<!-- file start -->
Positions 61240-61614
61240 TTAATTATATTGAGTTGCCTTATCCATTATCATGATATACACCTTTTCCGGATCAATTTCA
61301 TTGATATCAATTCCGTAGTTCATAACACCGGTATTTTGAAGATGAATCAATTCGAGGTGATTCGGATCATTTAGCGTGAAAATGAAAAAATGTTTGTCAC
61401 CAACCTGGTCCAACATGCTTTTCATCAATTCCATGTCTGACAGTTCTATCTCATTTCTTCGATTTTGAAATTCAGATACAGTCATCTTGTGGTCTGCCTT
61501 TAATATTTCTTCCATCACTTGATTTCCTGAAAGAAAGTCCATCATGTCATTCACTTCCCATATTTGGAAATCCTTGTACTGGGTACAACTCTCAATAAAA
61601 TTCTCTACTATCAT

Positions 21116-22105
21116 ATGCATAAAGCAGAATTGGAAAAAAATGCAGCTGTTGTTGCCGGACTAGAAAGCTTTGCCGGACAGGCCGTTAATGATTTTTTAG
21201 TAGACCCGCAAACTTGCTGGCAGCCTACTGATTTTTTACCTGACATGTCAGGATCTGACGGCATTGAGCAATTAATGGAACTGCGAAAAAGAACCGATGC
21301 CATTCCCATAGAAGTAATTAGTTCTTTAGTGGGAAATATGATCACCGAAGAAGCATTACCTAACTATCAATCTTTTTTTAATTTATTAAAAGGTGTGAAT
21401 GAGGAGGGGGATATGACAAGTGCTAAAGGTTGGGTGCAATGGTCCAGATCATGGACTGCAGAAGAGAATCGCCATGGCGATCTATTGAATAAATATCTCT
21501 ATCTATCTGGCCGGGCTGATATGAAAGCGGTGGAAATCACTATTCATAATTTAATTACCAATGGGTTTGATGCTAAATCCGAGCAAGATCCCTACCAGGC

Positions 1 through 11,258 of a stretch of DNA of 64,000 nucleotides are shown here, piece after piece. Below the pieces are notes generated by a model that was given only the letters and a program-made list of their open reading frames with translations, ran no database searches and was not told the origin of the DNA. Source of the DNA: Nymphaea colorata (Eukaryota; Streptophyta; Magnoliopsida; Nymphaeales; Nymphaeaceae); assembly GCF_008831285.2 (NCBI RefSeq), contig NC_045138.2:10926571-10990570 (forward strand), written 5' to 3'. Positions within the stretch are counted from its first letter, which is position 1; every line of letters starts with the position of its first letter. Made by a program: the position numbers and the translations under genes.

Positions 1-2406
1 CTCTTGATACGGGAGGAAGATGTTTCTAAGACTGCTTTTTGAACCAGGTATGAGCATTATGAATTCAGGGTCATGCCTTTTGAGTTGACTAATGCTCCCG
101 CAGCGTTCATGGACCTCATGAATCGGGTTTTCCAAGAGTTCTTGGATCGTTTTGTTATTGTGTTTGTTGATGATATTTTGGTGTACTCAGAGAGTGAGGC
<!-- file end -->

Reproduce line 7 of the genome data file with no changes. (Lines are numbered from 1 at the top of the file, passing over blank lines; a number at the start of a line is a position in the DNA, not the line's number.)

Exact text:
Positions 21116-22105